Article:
LRT south extensions unveiled
Regular service to the stations in south Edmonton will begin April 25.
"We're expecting the overall number of boardings on a weekday to double compared to what we had when the line ended at the University Station," said Ken Koropeski, director of service development with Edmonton Transit.
The extension will add about 50,000 riders a day, he said. Once it's open, express buses to downtown from Southgate and Century Park transit centres will be discontinued.
"It's going to be very fast getting to the university and downtown, operating in a dedicated right of way, [it] won't be subjected to traffic delays or traffic congestion."
Edmonton Transit has heard lots of interest from people living in south Edmonton about the new stations, Koropeski said. That has Bob Boutelier, the general manager of transportation for ETS, "both excited and fearful."
The fear is over concerns the initial ridership might be overwhelming. ETS will have express buses on standby just in case the number of new riders is more than anticipated, he said.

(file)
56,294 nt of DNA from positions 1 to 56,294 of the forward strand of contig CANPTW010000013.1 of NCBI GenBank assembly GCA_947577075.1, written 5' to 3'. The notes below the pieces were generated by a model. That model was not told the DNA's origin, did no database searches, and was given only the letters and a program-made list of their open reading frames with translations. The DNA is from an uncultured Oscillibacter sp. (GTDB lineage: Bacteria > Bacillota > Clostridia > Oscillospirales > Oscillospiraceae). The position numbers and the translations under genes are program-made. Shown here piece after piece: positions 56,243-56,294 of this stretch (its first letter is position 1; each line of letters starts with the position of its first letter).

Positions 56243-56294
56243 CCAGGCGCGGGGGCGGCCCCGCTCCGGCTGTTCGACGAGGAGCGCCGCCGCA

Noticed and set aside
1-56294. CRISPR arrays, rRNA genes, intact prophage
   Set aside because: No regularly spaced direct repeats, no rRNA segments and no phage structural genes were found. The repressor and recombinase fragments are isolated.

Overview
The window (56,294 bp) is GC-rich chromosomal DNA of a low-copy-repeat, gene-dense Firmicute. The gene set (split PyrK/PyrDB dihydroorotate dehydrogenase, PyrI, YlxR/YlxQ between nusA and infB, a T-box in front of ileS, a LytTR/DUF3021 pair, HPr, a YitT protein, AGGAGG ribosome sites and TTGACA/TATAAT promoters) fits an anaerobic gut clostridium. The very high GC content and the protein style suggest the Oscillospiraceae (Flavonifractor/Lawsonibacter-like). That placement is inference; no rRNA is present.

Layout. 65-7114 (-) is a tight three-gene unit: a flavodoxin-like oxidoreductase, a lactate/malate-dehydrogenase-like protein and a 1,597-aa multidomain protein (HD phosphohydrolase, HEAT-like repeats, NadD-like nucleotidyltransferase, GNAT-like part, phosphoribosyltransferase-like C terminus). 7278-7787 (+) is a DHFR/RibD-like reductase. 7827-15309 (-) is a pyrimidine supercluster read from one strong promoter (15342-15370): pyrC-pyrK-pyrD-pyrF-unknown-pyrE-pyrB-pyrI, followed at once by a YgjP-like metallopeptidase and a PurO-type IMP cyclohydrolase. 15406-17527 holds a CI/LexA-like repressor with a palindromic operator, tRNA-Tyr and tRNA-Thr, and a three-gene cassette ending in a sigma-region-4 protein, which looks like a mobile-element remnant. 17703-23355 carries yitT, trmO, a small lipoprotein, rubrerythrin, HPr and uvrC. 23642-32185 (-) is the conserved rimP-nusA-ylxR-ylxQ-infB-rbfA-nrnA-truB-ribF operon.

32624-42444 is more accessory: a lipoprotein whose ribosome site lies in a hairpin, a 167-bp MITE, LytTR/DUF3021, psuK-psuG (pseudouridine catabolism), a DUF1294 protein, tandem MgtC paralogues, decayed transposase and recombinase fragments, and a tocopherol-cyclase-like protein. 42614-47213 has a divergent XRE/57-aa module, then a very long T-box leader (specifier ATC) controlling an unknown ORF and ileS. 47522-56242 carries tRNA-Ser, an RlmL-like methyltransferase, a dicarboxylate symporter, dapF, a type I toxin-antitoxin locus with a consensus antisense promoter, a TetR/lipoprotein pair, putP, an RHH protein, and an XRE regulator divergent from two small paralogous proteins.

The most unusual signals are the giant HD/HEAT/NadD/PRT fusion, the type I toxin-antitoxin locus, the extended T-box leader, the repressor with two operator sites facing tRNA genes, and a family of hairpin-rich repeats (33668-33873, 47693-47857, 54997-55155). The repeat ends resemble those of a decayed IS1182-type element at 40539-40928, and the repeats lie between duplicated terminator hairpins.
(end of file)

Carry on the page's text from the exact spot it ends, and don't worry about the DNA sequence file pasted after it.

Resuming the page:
The line won't stop at Century Park, he said.
"The train's going to go at least to the city boundary, that's a given."
There are proposals to run the LRT as far as the airport, but that would depend on ridership and how jurisdictions south of Edmonton respond, he said.
One idea would be to develop a public transit corridor along a potential route for the LRT that could see express buses to the airport from Century Park, Boutelier said.
A public celebration of the opening of the extension is planned for April 24, with ceremonies beginning at 10 a.m. at Southgate and then 10:30 a.m. at Century Park.